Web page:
Japan’s consumer prices fell at a slower pace in May, a moderation that may be insufficient to ease government pressure on the central bank to fight deflation.
Prices excluding fresh food slid 1.2 percent from a year earlier, easing from a 1.5 percent decline in April, the statistics bureau said today in Tokyo. The median estimate of 24 economists surveyed by Bloomberg was for a 1.3 percent drop.
“The report showed deflation still persists,” said Yuichi Kodama, chief economist at Meiji Yasuda Life Insurance Co. in Tokyo. “Whether the central bank takes additional easing measures depends on how strong the government’s demands will be.”
Prime Minister Naoto Kan released a plan for faster growth last week that urged the Bank of Japan to make “utmost efforts” to defeat the price declines that are hampering the economic recovery. Some central bank policy makers noted last month that an improvement in domestic demand is beginning to ease the pace of the drop, meeting records show.
The yen traded at 89.62 per dollar at 11:05 a.m. in Tokyo from 89.56 before the figures were released. Japan’s currency has gained more than 4 percent this quarter, adding to deflationary pressure by lowering the cost of imports. The yield on Japan’s 10-year bond rose two basis points to 1.145 percent, after reaching the lowest level since 2003 yesterday.
Falling prices can impede economic growth by prompting companies and households to postpone spending. Seiyu Ltd., a supermarket operator owned by U.S.-based Wal-Mart Stores Inc., this week said it will offer discounts on 7,100 items of clothing, food and household goods until early August to entice people to spend their summer bonuses.
Kan said on June 14, days after taking office, that the government and central bank need to work together to overcome deflation. Finance Minister Yoshihiko Noda said this month that he wants prices to rise more than 1 percent.
The central bank has kept the benchmark interest rate at 0.1 percent since December 2008, and has since injected cash into the economy by providing low-interest loans to banks. This month it unveiled a 3 trillion-yen program to encourage lending to companies.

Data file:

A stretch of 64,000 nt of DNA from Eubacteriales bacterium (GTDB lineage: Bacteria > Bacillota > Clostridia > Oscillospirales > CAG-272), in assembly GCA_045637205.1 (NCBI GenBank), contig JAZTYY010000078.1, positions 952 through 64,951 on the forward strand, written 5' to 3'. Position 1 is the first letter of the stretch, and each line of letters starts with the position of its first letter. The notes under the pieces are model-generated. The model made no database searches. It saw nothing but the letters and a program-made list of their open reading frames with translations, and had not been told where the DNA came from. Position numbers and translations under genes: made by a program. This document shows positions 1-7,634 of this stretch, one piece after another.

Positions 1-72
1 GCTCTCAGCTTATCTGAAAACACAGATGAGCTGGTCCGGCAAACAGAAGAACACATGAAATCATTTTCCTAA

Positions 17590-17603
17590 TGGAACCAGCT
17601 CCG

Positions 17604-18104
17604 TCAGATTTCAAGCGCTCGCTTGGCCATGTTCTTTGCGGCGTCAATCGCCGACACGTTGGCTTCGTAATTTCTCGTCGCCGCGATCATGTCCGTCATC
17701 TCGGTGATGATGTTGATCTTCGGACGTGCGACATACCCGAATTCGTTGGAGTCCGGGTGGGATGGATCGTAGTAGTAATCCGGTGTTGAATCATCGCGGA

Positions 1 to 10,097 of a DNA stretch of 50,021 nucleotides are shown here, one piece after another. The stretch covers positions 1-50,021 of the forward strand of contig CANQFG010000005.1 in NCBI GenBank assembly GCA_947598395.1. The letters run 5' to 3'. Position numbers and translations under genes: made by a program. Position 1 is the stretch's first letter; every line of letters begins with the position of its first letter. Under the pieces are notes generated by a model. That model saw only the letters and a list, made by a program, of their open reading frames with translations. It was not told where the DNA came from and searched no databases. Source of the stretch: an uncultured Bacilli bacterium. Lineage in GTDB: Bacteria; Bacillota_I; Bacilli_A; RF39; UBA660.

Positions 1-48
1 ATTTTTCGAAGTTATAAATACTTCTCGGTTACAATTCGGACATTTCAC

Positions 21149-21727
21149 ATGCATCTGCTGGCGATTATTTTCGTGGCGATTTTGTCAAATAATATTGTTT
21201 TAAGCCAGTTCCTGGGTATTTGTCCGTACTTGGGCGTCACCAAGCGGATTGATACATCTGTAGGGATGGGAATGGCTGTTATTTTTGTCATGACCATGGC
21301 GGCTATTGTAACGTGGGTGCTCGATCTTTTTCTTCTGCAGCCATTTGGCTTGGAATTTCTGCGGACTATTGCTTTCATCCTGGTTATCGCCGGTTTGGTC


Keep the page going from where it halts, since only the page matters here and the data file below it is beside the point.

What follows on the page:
“The Bank of Japan is expected to maintain its accommodative policy stance, and a rate increase will be delayed at least until fiscal 2012,” said Mitsumaru Kumagai, a senior economist at Daiwa Institute of Research in Tokyo. “Deflationary pressure is still strong.”
Some Bank of Japan members observed last month that price declines have “clearly” moderated, reflecting a narrowing of slack in the economy, according to minutes of their May 20-21 meeting. The output gap, a measure of excess supply over demand, narrowed for a fourth quarter in the January-to-March period.
The export-led recovery “is finally starting to spread and is alleviating the severity of deflationary pressure,” Yoshiki Shinke, a senior economist at Dai-Ichi Life Research Institute in Tokyo, said before today’s report. “The pace of price drops will keep easing for the time being.”
The slide in prices was even smaller when excluding a waiver of high-school fees that the government introduced in April to support households. The waiver pushes down nationwide core prices by 0.54 percentage point, the bureau estimates.
“We can assume price declines hit bottom” in the first quarter when excluding the school-tuition factor, Takehiro Sato, chief Japan economist at Morgan Stanley MUFG Securities Co. in Tokyo, said before the report. Even so, he added, “prices won’t surge above water until around late 2013.”
Prices excluding energy and food, a gauge that mirrors the U.S.’s inflation index, fell 1.6 percent in May, matching the previous month’s record drop, the statistics bureau said. The tuition fee waiver accounted for about half of the decline.
In Tokyo, core prices slid 1.3 percent in June from a year earlier, after falling a revised 1.5 percent in May. Figures for the capital are released a month earlier than nationwide data, making them a harbinger of inflation trends.
Even if prices resume rising next year, the gains will be driven by rising energy costs and the economy’s reliance on exports and “won’t mean an end to deflation at all,” said Yasunari Ueno, chief market economist at Mizuho Securities Co. in Tokyo. “Japan can’t overcome its chronic deflation unless it resolves the structural problems causing it: the aging and shrinking population and the shortage of demand.”